2. Don’t reinvent the wheel

The Internet is an enormous ecosystem. With over 1,8 billion websites and over 50 years of existence, It’s natural that some standards needed to be developed. In most cases, it’s best to derive from these standards.

Let’s get the most obvious things out of the way first. Users usually search for the main navigation at the top. The upper area usually carries the main brand message. The lower down the page, the less it’s possible that the user will even reach this content. Footer, is always at the and should consist of all extra information and so on. Be sure that navigation and crucial features for your business are easy to find. Elements such as buttons should be easy to distinguish and indeed look like buttons. This might be just common sense, but it has to be pointed out nonetheless.

Don’t be afraid of being unoriginal. When it comes to functionality, It’s usually best to stick with well-known standards. Breaking fundamental conventions may bring fatal results for your website. There are a lot of better ways to differentiate your company from the competition. For example, designers can experiment with imagery or a color palette that’s unique to your brand. Just don’t reinvent the wheel, unless you know what you’re doing.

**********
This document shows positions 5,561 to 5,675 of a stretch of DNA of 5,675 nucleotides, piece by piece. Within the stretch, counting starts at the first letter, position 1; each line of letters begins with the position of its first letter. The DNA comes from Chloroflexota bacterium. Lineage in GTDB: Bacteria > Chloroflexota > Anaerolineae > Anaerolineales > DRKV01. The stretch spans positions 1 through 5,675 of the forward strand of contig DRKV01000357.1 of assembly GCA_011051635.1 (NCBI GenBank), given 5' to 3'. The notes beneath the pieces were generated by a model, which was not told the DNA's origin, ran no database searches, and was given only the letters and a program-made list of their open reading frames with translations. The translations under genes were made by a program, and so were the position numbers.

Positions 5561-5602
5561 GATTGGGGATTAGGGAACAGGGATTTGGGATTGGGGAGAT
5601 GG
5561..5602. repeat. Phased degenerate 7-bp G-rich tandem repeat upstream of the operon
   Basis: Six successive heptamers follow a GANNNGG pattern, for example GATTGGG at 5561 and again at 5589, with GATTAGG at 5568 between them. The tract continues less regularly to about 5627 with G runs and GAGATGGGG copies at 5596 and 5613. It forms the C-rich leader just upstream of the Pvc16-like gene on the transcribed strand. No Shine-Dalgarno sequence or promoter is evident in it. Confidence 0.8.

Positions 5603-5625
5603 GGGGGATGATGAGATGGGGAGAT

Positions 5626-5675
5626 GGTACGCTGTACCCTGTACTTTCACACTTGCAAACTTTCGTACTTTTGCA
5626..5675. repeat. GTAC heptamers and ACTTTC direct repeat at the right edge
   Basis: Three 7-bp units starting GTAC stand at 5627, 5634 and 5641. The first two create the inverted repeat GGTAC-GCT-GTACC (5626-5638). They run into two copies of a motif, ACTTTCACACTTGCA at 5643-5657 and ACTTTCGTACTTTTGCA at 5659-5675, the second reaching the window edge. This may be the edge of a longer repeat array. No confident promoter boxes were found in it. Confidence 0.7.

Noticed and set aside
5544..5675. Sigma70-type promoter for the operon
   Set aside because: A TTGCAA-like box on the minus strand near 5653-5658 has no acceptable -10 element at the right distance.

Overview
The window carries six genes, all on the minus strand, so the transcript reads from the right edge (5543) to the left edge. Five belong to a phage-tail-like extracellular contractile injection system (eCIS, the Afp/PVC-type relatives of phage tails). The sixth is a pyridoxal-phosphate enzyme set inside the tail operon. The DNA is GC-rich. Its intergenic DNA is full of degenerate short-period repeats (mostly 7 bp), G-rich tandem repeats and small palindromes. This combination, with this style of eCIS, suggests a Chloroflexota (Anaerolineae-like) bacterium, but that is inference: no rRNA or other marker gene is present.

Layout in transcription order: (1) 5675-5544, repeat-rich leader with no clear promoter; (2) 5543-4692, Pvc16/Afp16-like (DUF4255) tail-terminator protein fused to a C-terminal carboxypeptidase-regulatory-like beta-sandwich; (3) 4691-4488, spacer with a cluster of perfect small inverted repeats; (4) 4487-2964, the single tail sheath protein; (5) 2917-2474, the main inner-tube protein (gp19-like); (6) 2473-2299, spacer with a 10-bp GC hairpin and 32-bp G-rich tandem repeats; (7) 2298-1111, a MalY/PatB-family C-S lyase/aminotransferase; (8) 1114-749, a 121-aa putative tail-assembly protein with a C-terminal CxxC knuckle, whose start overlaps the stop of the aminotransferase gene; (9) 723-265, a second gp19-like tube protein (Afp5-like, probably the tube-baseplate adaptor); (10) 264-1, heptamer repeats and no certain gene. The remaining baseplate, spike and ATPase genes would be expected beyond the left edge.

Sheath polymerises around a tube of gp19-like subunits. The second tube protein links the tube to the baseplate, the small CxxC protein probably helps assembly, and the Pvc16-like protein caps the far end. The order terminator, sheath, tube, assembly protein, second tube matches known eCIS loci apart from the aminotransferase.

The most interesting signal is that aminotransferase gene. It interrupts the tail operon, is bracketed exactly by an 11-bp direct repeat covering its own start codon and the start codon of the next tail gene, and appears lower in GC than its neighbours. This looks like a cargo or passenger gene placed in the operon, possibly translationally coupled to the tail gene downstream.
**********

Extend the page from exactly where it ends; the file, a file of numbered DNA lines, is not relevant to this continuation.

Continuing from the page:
3. Don’t make me think

It’s not a coincidence that one of the most essential books about web design is called “Don’t make me think”. This is what most people would describe as an intuitive design. But when it comes to design you don’t want to base your decision on intuition. We should assume that internet users are lazy. And it’s nothing bad, that’s just the way the modern web works. Every time we force users to solve any kind of task it weakens the experience. In the case of e-commerce for example it might dramatically lower the conversion rate.

Firstly, your website should very clearly communicate to the user. Basic information about business should be recognizable at the first glance. Everyone who lands on the website for the first time should instantly be certain of what this company provides, and what can be done here.